Americana is a loosely-defined aesthetic which consists of music, artifacts, scenery, folklore, and material culture which are seen as distinctly or especially "American" (i.e., of or relating to what is now the United States and its inhabitants). There is considerable disagreement over what counts as "American" because vast differences exist between different regions and subcultures within American society; for example, most people would put Jazz or Hip-Hop aesthetics in separate categories from Americana, despite both genres being uniquely American in their origins, promulgation, and current praxis. Similarly, Juggalos and the Amish do not fall under the "Americana" umbrella, though Yeehaw might.
Much of the aesthetic is characterized by nostalgia for an idealized or imagined past, often seen as "more wholesome" than modern American tastes and mores. The aesthetic is often commercialized: restaurant chains such as Red Robin and Applebee's decorate their interior walls with a seemingly-random collection of mid-20th century artifacts and signage which is affectionately known as "Americana clutter".
Biker is a motorcycle subculture extremely popular in America. It is generally centered on the use of cruiser motorcycles, particularly Harley-Davidsons and choppers, and a set of ideals that celebrate freedom, nonconformity to mainstream culture, and loyalty to the biker group.
Greasers are a youth subculture that was popularized in the 1950s to 1960s by predominantly working class and lower class teenagers and young adults in the United States. The subculture remained prominent into the mid-1960s and was particularly embraced by certain ethnic groups in urban areas, particularly Italian- and Hispanic-Americans.
Okies are residents, native, or cultural descendant of Oklahoma. During the 1930s, Californians referred to migrant Midwestern farm workers as "Okies", who were refugee farm families from the Southern Plains who migrated to California to escape the ruin of the Great Depression and the Dust Bowl.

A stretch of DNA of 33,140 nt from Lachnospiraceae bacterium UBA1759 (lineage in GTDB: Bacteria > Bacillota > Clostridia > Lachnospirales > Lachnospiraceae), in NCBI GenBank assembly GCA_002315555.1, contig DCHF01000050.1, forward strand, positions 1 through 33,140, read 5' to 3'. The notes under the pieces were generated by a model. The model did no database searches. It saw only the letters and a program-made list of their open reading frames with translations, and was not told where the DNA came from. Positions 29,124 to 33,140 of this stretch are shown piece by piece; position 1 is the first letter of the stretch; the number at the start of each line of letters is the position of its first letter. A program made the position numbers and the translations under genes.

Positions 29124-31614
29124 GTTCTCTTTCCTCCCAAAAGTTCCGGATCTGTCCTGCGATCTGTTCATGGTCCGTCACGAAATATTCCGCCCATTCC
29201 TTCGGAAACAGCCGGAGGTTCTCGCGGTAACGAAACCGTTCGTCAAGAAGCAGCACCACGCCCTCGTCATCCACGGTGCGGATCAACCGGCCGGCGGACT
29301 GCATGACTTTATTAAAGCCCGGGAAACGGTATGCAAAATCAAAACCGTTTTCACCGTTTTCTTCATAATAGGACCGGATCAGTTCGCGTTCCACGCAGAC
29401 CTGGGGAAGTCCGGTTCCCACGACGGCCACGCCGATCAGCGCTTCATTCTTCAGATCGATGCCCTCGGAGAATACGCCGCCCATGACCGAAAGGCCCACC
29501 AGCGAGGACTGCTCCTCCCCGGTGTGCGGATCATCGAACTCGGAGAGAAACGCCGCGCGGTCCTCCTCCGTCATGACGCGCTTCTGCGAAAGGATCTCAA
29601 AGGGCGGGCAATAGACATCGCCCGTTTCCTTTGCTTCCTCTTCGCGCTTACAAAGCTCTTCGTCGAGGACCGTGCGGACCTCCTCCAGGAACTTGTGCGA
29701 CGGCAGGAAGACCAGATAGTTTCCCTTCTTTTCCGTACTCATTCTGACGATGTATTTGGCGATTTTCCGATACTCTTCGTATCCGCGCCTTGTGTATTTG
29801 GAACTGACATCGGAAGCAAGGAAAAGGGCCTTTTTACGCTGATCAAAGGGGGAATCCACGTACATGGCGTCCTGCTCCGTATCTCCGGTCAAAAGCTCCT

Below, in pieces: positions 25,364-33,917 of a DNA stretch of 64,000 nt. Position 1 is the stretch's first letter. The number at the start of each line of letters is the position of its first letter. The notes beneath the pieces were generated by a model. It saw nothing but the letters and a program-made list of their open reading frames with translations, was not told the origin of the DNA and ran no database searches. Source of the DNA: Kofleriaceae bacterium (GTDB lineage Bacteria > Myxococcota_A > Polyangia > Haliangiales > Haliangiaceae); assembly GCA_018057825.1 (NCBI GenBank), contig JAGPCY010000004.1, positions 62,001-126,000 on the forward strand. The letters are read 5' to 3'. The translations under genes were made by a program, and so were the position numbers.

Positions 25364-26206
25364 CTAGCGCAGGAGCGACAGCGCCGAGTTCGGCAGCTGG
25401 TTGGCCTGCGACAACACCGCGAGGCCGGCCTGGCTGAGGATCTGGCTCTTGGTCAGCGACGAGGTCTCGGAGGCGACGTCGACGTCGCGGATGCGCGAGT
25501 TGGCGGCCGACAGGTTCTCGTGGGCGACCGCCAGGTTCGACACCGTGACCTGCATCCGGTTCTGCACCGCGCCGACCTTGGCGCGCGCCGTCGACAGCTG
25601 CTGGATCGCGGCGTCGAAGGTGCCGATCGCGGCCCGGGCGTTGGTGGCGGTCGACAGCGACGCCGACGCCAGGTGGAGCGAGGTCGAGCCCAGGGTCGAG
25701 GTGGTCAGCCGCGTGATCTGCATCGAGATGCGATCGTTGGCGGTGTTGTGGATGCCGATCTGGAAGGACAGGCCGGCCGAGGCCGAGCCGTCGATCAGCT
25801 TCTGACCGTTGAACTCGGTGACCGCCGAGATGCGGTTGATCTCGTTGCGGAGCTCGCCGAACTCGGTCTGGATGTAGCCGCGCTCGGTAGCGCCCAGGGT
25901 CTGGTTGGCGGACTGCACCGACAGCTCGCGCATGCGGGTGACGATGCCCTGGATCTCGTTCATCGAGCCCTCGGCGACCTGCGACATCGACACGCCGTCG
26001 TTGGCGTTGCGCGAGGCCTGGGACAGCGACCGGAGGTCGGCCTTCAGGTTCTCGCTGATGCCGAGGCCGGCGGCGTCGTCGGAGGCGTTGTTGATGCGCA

In James Blish's Cities in Flight science fiction series, the term "Okie" was applied in a similar context to entire cities that, thanks to an anti-gravity device, take flight to the stars in order to escape an economic collapse on Earth. Working as a migrant labor force, these cities act as cultural pollinators, spreading technology and knowledge throughout the expanding human civilization. The later novels focus on the travels of New York City as one such Okie city, though there are many others.
The Redneck aesthetic has a strong connection to the Southeastern United States with a strong emphasis on traditional values and the simple life. A lot of Redneck visuals can cross over with Cottagecore, but there can also be signs of the ever-controversial Confederate flag which many adherents to the Redneck aesthetic will insist simply means "traditional values", despite everything known about what the Confederate States of America were all about (namely, the protection of the institution of slavery).
Route 66 was named after historic U.S. Route 66, the first interstate highway to connect the East and West Coasts of the United States, this aesthetic is centered on classic American car culture. Though it is primarily a visual aesthetic, it is often associated with classic rock 'n' roll tunes from the 1950s.
This subgenre of the Americana aesthetic often overlaps with Greaser and hot-rod culture (a.k.a. Kustom Kulture).
- California Okie – Buck Owens (1976).
- Dear Okie – Doye O’Dell/Rudy Sooter (1948)
- Lonesome Okie Goin’ Home – Merl Lindsay and the Oklahoma Night Riders (1947).
- Oakie Boogie – Jack Guthrie and His Oklahomans (1947) – considered by many to be the first Rock & Roll song.
- Okie – J. J. Cale (1974).
- "Okie From Muskogee" – a song by Merle Haggard from the 1969 album of the same name
- "Okie" – a song by Patrick Sky a parody of the above, from his 1973 album Songs that made America Famous
- Oklahoma Swing-by Reba McEntire and Vince Gill
- Okie Skies – The Bays Brothers (2004).
- Okies in California – Doye O'Odell (1949).
- Ramblin' Okie – Terry Fell.
- She's An Okie – Al Vaughn.
- Okanagan Okie – Stompin' Tom Connors
- "Israelites & Okies" a song from The Lost Dogs (Album Old Angel – Terry Taylor (2010 Fools of the World)
- Lynyrd Skynyrd
- "Life is a Highway", by Rascal Flatts
- "Shake, Rattle and Roll", by Big Joe Turner
- Elvis Presley (early works)
- Chuck Berry
- Bill Haley & His Comets (esp. "Rock Around the Clock" and "Shake, Rattle and Roll")
- Jerry Lee Lewis
- Johnny Cash (early works)
- "On the Road Again", by Willie Nelson
- Black Leather jackets
- White T-Shirts